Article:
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The Home Heating Secret That All The Smart Remodelers Know

02.19.18
Warmboards Radiant Heating

This post was created in partnership with Warmboard. 

If it generally comes on when it’s supposed to and keeps your house cozy and warm through the winter, you may not think much about your heating system. 

But if you’re doing renovations or building a new home, there’s a really good reason to start, especially when there are alternatives to central heating that you may not know about. Ones that are more energy-efficient, allergy-friendly, and make your toes especially happy (that last one is hard to measure, but I can assure you it’s just as important as the first two).

What I’m talking about is Warmboard, the latest tech innovation in radiant heating.

Simply put, radiant heating is installed underneath your flooring and contains a tubing layout that distributes heat through the floor. Instead of pushing hot air through air ducts throughout your home, heat comes through the floor in each room, and in my humble opinion, the results are more efficient, and a lot more comfortable. 

Warmboard Radiant Heating Warmboard Radiant Heating Think about it: blowing hot air into your house creates a ton of problems that, quite frankly, we all just resign to live with. It’s hard to regulate and can be noisy. Forced air wreaks havoc on asthmatics and those of us prone to allergies. And lots of it in the winter can leave you feeling dried out and dehydrated— not good internal conditions if you’re trying not to get sick. Not to mention that hot air rises, so the forced air you send through the vents will end up heating the top of the room first, then work it’s way down. Unless you’re a giraffe, that won’t help you get warm quickly (and even if you are, your feet would still be cold).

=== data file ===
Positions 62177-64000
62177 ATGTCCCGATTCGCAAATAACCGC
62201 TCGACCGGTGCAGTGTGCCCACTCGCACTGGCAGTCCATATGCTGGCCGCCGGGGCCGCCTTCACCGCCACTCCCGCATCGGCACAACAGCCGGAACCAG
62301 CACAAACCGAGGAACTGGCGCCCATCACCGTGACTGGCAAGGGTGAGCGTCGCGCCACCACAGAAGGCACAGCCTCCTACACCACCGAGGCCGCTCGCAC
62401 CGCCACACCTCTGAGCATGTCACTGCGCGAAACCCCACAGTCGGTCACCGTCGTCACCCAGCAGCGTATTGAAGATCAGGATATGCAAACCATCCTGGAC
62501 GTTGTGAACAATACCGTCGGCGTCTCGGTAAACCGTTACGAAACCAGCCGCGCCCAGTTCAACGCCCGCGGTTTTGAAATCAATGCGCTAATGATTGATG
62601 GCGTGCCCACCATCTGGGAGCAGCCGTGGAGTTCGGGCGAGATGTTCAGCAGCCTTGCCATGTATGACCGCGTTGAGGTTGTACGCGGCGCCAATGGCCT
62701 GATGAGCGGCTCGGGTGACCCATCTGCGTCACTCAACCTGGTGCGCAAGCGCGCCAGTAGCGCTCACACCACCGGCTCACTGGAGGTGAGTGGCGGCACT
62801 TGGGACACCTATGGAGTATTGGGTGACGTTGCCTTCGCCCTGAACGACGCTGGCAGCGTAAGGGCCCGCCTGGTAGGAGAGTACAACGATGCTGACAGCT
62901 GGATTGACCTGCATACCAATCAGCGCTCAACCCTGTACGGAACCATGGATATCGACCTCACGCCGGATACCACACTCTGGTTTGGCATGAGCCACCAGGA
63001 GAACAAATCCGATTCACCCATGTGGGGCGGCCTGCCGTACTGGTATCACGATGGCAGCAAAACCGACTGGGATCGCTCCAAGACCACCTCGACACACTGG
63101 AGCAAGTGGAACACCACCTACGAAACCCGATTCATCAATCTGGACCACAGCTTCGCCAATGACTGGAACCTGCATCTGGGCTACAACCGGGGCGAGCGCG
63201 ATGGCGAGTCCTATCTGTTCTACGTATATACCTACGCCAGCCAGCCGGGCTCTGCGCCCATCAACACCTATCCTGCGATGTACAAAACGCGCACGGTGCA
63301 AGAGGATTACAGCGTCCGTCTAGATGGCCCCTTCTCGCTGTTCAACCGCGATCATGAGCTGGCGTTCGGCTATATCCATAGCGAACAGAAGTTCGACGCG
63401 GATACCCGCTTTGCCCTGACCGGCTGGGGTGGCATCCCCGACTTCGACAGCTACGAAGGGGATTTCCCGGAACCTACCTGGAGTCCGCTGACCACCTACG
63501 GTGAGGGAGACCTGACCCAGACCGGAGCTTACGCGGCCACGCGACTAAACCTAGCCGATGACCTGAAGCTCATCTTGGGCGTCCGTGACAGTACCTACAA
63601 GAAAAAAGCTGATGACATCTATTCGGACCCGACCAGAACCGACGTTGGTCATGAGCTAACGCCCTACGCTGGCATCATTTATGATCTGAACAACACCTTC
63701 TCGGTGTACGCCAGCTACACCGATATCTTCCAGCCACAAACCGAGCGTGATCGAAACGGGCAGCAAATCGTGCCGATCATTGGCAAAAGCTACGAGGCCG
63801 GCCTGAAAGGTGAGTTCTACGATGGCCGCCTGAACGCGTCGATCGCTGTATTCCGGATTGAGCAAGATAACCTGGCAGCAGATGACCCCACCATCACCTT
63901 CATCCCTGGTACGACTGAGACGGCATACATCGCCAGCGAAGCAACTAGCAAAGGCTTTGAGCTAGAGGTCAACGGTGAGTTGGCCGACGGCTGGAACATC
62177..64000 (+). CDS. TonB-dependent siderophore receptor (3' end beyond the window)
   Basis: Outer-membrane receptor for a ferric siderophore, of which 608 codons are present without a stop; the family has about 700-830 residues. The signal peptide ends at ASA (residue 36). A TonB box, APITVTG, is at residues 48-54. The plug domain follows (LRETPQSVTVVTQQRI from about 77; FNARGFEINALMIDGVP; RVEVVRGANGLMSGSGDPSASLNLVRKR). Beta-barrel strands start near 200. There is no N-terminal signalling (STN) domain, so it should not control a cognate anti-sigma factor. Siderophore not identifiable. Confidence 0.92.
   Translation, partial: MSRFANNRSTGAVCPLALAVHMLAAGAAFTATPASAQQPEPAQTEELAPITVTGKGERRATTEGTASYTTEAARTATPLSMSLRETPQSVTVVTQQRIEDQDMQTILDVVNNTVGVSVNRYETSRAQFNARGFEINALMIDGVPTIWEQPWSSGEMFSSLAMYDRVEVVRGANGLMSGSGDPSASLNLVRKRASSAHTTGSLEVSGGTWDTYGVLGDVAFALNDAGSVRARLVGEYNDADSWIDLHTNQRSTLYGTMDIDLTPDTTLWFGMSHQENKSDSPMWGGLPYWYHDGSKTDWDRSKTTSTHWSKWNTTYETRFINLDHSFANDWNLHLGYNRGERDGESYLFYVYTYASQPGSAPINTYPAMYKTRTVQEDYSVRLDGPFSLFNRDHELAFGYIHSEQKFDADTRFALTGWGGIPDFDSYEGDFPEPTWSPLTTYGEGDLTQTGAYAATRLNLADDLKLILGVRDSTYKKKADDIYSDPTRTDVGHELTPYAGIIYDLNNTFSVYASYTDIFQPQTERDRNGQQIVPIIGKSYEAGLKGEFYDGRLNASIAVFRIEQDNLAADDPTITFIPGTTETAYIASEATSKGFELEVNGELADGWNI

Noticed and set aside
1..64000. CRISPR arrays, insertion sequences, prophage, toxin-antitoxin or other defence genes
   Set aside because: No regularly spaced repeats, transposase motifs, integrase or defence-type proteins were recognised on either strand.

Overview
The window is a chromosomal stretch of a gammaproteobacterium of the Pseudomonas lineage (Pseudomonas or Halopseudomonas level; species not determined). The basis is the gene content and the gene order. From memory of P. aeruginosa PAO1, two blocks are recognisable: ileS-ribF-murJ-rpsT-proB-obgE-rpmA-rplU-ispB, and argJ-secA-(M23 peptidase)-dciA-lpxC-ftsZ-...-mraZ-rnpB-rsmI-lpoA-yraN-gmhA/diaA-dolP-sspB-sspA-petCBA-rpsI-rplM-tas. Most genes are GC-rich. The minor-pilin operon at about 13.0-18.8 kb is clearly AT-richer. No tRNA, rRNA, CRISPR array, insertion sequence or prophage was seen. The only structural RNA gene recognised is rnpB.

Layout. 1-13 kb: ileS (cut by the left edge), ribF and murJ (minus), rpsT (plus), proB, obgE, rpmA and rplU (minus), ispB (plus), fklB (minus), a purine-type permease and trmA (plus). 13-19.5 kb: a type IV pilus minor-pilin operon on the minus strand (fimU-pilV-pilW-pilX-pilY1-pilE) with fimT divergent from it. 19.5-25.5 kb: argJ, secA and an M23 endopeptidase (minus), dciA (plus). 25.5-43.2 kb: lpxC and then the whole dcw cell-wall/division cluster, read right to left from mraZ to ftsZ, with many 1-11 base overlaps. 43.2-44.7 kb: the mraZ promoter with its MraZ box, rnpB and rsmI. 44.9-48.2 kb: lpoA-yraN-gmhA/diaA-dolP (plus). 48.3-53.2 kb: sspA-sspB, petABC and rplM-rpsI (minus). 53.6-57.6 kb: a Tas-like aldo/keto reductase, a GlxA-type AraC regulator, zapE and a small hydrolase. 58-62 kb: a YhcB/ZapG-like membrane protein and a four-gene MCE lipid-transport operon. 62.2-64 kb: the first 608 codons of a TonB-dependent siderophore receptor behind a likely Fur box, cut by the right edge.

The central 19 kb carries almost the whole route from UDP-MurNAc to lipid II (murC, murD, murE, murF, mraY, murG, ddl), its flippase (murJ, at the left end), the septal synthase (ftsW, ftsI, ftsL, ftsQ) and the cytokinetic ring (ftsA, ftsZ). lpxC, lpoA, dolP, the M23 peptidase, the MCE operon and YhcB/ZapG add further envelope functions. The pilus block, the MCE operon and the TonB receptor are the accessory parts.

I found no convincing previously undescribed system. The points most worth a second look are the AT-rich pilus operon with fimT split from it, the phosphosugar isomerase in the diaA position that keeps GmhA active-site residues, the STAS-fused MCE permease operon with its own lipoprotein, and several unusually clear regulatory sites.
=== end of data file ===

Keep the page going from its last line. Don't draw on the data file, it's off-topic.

Compared to forced air, radiant heating feels more evolved, and generally smarter: a more advanced and efficient way to heat your home that warms the air in a cleaner way. And it’s becoming an increasingly popular alternative.  

Warmboard Radiant Heating Warmboard Radiant Heating

Of course, it’s hard to pull the trigger on making the switch since the installation is a pretty serious decision (the system goes underneath your flooring so you’ve got to make the decision before you put them down). If you’re planning a new addition, or building a new house, here are some things to consider:

Radiant Heating = Healthier Air

Forced air blows dust everywhere, and it can aggravate allergies and asthma symptoms. Radiant heating eliminates that issue. It even pushes dust mites from carpets up so you can easily vacuum them away. (Cool fact: Radiant heating is on the rise in hospitals and care facilities since it’s been shown to reduce the possibility of passing germ-laden air from one room to another.)

Efficiency

There aren’t a lot of formal studies on this, but radiant heating is generally 25 to 30 percent more efficient than forced air, according to manufacturers. Warmboard tops the others and is about 40 percent more efficient. This is due to a lot of factors: traditional air ducts can sometimes leak hot air, causing waste, poor insulation can affect how much heat is retained in your home, and the fact that radiant heat can be adjusted room by room— giving you heat just where you need it. Takeaway? You could potentially cut your heating bill in half.